Exterior of The Fountain in Bath. Photo by Aimsel Ponti

I’ve been on a bit of a Bath bender of late, having recently seen two concerts at The Chocolate Church Arts Center, and on a walk around town before seeing Shawn Colvin perform, I spied an enticing-looking place called The Fountain and made a mental note to come back and try it.

The fact that I could see dozens of seven-inch records (aka 45s) hanging on the wall and hanging from the ceiling sealed the deal. This was clearly my kind of joint.

A few weeks later, I took a mid-week trek there with my spouse, Tracy, and our dog, Odie, to have lunch. It was a gorgeous day, so we were able to sit outside at one of the small cafe tables on the sidewalk.

I was in the mood for classic comfort food in sandwich form, so I ordered egg salad on a ciabatta roll ($8.95), which came with what I like to call a lunchbox-size bag of chips. This was the perfect amount, because I’ll eat as many chips as are put in front of me.

Egg salad sandwich with chips from The Fountain. Photo by Aimsel Ponti

The sandwich hit the spot and was a delightful reminder of how much I adore egg salad. Made with just the right amount of mayo and topped with a pile of fresh lettuce, I loved every bite, though I did make one tactical error when I ordered. The ciabatta roll, through no fault of its own, was perhaps too much bread. This didn’t stop me from eating the whole thing, but I think the next time I’ll stick with tried-and-true white bread.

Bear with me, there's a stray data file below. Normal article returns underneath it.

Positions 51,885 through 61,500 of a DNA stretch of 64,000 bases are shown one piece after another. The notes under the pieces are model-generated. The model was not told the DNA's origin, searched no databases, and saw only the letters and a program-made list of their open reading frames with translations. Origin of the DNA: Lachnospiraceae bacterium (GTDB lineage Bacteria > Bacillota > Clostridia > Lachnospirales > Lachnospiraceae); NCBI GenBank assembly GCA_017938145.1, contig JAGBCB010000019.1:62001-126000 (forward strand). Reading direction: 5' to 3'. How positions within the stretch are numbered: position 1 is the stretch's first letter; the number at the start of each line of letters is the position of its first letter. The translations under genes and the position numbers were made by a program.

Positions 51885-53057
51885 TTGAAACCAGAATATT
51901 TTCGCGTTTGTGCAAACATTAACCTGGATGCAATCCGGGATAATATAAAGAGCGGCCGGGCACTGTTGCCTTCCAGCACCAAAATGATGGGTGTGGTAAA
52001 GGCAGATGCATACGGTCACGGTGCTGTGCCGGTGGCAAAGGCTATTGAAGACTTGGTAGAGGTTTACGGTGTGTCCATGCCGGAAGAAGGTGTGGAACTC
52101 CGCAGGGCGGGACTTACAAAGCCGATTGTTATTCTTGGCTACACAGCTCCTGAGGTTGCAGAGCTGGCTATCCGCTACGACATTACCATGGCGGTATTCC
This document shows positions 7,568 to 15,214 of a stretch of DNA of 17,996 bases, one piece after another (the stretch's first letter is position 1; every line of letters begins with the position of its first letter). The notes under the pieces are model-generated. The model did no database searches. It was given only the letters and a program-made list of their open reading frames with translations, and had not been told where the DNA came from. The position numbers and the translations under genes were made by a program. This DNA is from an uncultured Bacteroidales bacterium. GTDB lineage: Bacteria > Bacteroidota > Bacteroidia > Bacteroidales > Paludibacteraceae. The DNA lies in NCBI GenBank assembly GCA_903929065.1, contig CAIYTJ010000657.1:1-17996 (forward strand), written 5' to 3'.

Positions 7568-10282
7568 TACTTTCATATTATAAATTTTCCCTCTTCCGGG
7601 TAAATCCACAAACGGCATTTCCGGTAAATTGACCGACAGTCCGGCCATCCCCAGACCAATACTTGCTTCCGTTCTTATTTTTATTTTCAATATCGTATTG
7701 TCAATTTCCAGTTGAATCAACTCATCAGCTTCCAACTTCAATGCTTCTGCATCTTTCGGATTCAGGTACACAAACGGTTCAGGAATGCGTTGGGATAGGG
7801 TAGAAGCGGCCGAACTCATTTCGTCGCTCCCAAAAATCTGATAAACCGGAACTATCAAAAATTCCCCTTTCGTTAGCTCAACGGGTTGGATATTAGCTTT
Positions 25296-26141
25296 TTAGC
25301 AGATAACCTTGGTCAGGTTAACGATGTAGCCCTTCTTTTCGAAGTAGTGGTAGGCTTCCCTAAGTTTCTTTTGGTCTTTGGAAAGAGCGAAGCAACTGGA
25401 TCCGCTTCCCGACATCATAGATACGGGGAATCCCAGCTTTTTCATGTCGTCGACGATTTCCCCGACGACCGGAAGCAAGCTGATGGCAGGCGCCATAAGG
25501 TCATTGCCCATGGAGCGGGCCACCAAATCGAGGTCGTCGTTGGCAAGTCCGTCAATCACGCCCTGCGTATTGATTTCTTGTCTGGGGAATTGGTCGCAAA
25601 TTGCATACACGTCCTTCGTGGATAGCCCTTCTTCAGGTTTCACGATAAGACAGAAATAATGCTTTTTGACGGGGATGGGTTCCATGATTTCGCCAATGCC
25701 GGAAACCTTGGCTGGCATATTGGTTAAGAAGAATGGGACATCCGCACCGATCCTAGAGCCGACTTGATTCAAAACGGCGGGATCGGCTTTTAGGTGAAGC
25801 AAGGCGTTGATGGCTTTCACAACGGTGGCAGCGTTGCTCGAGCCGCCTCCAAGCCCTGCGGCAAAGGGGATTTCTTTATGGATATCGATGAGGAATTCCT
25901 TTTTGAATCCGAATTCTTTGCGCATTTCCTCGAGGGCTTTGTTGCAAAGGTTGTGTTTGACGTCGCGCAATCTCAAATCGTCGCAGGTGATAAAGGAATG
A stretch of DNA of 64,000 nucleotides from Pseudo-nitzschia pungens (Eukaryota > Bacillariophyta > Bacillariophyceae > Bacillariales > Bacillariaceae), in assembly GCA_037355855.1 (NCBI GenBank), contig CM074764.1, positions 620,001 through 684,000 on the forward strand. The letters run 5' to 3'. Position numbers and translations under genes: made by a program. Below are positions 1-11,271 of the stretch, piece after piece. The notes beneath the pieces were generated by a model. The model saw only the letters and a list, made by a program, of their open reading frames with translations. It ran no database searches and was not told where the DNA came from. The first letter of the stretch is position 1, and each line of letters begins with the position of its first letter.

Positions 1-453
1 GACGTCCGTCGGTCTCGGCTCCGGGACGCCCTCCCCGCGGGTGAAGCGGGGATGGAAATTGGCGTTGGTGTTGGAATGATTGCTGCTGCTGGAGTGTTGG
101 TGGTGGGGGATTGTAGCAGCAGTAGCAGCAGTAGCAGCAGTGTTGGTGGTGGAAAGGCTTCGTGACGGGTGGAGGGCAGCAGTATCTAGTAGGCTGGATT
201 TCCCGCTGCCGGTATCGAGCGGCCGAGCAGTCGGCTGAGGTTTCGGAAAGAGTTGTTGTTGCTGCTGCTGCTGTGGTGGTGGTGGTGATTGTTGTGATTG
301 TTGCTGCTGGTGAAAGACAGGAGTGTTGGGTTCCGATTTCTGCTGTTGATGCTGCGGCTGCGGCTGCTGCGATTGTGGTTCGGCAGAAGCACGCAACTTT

Other lunchables that caught my eye were the enchilada pie, a Caprese sandwich (roasted red peppers, tomatoes, baby spinach and mozzarella with pesto mayo grilled on choice of bread) and the buffalo chicken grilled cheese.


Tracy had the daily special, a wrap with turkey, bacon and vegetables ($10.95). She described the dressing on it as a deliciously tangy, creamy herb one that was so good the sandwich didn’t require mayo. Tracy noted that although the turkey was deli slices rather than roasted, which is her preference, the meat was fresh and played more of a background role against the wealth of vegetables including lettuce, spinach, carrots and tomato. She awarded bonus points for the bacon being in crumbled form, which permeated every bite.

For dessert, Tracy had a slice of strawberry rhubarb pie, which she said was just about as good as the home-baked version she made last week, with crust clearly made from scratch.

I would be remiss if I didn’t acknowledge that one of the main attractions at The Fountain is, of course, the Gifford’s ice cream. There’s plenty of it, although it was lost on Tracy, who doesn’t eat dairy, and me, who doesn’t eat sugar. But know that, in an alternate universe, I’d be ordering the heck out of a sundae or kick it old-school with a soda float or milkshake. The Fountain also has several pies, as well as cookies, brownies and whoopie pies.

The other thing worth mentioning is the refrigerated section at The Fountain where cases are packed with all sorts of goodies you can take home or enjoy on site. Highlights are shepherd’s pie, baked chicken tenders, chicken pot pie, biscuit sliders, Bolognese lasagna and Mediterranean pasta salad.

The Fountain has a bright, retro ’50s vibe with seating for maybe 20 people. It’s nestled among several other small businesses, and Odie wanted me to mention that the owner of a shop a few doors down was so taken with him she brought him a biscuit from her stash.

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